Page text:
Although consumption cannot be lowered there is a device to take advantage of the heat it produces. It is called a dryer heat recycler. It has proven to be a winner in the fight to be more energy efficient.
A heat recycler does just what its name indicates. It allows the warm air from the household electric clothes dryer to be redirected back into the laundry room. This is an added bonus if the laundry room is in a cold basement. Plus the heat is free.
Dryer Vent Recycling Theory
The theory behind the recycler is simple. It uses the hot air from the electric dryer to heat the laundry room. In this way the room vent can be closed down. Hence lowering your heating costs.
The element in an electric dryer is approximately 5000 watts. This is equivalent to a couple of baseboard heaters. The temperature of the air leaving an electric dryer is about 130 degrees Fahrenheit. So why waste it – instead, put it to work for you. For an investment of about $15 the hot air your dryer normally dumps outside can be directed back into the house. We have been successfully recommending these for years.
How Heat Keeper Works
There is a plastic handle on the side to direct the air either inside or outside. In the winter months the handle is adjusted to direct the hot air into the house. In the summer the air is directed back outside.
The heat recycler is easy to install. It is usually mounted (screws are provided) to a wall or beam behind, and slightly above, the dryer console area. Once mounted the dryer venting can be cut and reattached to the device. Follow the instructions to maintain proper airflow direction. The recycler does have an “in” and an “out”. Always mount the recycler for easy access by all family members. If mounted in an awkward place no one will clean the filter.
|WEBMASTER’S TIP: Read one person’s experience installing and using the Heat Keeper|
Before purchase make sure the model you buy comes complete with two venting clamps. Some less expensive ones don’t include the clamps. Clamps are vital for a proper installation. Do not be tempted to attach the venting sections to the recycler with duct tape. It will dry out and cause the venting to fall off. If required invest in two good quality metal vent clamps. A couple of four-inch clamps will cost about three dollars.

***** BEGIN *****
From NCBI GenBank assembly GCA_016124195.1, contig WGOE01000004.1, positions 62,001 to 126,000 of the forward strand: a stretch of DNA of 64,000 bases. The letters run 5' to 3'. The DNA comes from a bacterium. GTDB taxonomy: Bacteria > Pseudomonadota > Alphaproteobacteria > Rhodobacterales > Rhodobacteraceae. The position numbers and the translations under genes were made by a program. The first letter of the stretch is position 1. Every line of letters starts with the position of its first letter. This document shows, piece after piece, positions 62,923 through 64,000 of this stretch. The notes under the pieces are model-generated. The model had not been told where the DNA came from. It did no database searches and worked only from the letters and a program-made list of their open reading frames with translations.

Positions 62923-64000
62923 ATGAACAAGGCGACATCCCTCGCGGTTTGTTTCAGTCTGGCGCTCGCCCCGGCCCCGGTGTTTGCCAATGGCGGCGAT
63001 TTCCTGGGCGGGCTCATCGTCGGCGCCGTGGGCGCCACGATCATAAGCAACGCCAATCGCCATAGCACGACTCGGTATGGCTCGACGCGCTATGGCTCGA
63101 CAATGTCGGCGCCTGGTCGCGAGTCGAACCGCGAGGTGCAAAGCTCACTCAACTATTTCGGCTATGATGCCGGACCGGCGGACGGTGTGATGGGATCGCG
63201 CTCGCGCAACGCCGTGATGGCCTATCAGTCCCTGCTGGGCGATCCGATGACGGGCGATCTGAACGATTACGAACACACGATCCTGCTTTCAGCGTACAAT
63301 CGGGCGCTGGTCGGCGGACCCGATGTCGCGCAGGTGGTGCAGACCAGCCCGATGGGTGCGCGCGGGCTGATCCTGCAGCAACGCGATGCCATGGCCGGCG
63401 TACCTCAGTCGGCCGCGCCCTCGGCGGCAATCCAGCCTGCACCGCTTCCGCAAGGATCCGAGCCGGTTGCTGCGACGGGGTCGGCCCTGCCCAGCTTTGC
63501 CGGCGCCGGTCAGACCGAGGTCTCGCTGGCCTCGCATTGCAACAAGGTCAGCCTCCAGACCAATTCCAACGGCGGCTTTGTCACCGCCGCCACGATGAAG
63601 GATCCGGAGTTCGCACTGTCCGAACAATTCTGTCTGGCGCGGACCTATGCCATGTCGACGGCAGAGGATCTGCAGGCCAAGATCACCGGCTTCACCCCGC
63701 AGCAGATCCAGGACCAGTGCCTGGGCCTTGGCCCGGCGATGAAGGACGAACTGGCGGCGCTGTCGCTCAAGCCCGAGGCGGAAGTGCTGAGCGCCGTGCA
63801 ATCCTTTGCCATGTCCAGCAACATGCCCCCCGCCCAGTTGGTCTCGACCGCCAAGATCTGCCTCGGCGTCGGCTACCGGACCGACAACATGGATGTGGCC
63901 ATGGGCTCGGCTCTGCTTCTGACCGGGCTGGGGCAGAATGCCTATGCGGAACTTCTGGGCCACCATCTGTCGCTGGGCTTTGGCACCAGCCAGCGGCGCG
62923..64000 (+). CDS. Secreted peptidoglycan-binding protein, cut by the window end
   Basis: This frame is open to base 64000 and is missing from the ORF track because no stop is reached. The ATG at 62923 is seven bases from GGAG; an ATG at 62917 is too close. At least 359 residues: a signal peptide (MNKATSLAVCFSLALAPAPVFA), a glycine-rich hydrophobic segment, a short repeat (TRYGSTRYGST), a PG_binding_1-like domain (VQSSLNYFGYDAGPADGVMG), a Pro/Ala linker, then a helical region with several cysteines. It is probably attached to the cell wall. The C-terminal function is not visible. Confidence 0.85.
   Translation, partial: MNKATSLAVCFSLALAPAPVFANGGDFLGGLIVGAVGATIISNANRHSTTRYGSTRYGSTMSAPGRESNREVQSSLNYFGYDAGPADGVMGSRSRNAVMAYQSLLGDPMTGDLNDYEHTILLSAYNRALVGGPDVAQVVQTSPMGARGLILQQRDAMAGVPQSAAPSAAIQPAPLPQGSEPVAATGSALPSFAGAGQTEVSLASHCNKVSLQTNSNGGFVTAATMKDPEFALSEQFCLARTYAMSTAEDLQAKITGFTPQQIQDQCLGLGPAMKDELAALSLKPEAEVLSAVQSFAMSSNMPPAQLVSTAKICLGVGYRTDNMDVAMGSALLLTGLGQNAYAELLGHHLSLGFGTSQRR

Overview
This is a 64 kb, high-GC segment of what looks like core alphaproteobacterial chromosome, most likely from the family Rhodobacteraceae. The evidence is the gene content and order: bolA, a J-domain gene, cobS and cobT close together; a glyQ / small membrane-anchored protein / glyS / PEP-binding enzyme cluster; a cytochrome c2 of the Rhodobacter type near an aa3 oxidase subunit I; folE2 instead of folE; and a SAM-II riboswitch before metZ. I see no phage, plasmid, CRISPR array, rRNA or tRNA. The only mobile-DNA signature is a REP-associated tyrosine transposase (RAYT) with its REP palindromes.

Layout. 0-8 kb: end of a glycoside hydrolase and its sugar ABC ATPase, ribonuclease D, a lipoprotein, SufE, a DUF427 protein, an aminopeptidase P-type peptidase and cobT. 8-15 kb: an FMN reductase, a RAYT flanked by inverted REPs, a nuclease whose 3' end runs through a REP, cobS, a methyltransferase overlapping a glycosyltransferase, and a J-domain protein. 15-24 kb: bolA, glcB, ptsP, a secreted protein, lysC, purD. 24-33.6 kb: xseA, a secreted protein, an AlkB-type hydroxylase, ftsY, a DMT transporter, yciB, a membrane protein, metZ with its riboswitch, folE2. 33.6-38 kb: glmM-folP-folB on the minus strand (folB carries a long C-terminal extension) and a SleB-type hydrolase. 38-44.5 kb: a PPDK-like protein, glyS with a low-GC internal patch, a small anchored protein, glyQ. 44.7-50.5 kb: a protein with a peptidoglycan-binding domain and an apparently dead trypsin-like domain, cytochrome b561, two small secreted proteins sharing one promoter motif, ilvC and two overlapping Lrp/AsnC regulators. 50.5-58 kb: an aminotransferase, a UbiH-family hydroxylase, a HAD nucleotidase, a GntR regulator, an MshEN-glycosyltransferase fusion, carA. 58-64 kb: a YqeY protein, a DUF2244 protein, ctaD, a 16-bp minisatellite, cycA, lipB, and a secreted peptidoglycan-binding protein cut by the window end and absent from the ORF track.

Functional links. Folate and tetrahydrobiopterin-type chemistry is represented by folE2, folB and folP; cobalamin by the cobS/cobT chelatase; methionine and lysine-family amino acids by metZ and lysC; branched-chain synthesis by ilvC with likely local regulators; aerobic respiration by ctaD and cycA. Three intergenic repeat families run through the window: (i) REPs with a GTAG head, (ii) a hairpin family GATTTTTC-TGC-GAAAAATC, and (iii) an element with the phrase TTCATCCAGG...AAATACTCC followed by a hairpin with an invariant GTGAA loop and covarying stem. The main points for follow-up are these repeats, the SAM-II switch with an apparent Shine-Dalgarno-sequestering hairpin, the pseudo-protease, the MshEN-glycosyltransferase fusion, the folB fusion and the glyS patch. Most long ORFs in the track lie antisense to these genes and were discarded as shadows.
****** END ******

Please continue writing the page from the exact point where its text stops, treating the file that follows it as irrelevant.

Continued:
The recycler has a built-in filter screen that needs to be cleaned just like the one inside the dryer. We prefer the type that has a mesh screen filter as opposed to the one with a sock-like filter. It is a couple of dollars more but the metal filter is more durable and a lot easier to clean than the cotton type.
So once the recycler is mounted and secured give it a test run. Set the temperature selector to hot and start dryer. Allow dryer to run a few minutes. Test that the air comes inside when the handle is in the winter position. Next, move handle to summer position. Air should then be seen to go outdoors. Go outside and confirm air freely escapes outdoors. If not the screen in the outdoor vent cap may be blocked with lint. Or the vent cap flapper valve may be sticking.
Go back indoors and test all joints for air leakage. If leaking air, tape joints with duct tape.
Heat Keeper Low Maintenance
From then on all that is required is to clean the heat recycler filter every few laundry loads. Plus, twice a year turn the handle to redirect the airflow. Not much work to get all that nice free hot air for your home.
Note that throughout this article I have been using the term electrical clothes dryer. The heat recycler cannot be used with a gas clothes dryer. The venting pipe of a gas dryer must not be opened or redirected. Small amounts of gas vapour and carbon monoxide may be present in the outlet air of a gas clothes dryer. Therefore, for safety reasons, the heat recycler cannot be used with a gas dryer.
TECHNICIANS HINT: Experience has taught us not to mount the recycler directly above the start switch of the dryer. This avoids the recycler giving you a blast of hot air in the face every time the dryer is started.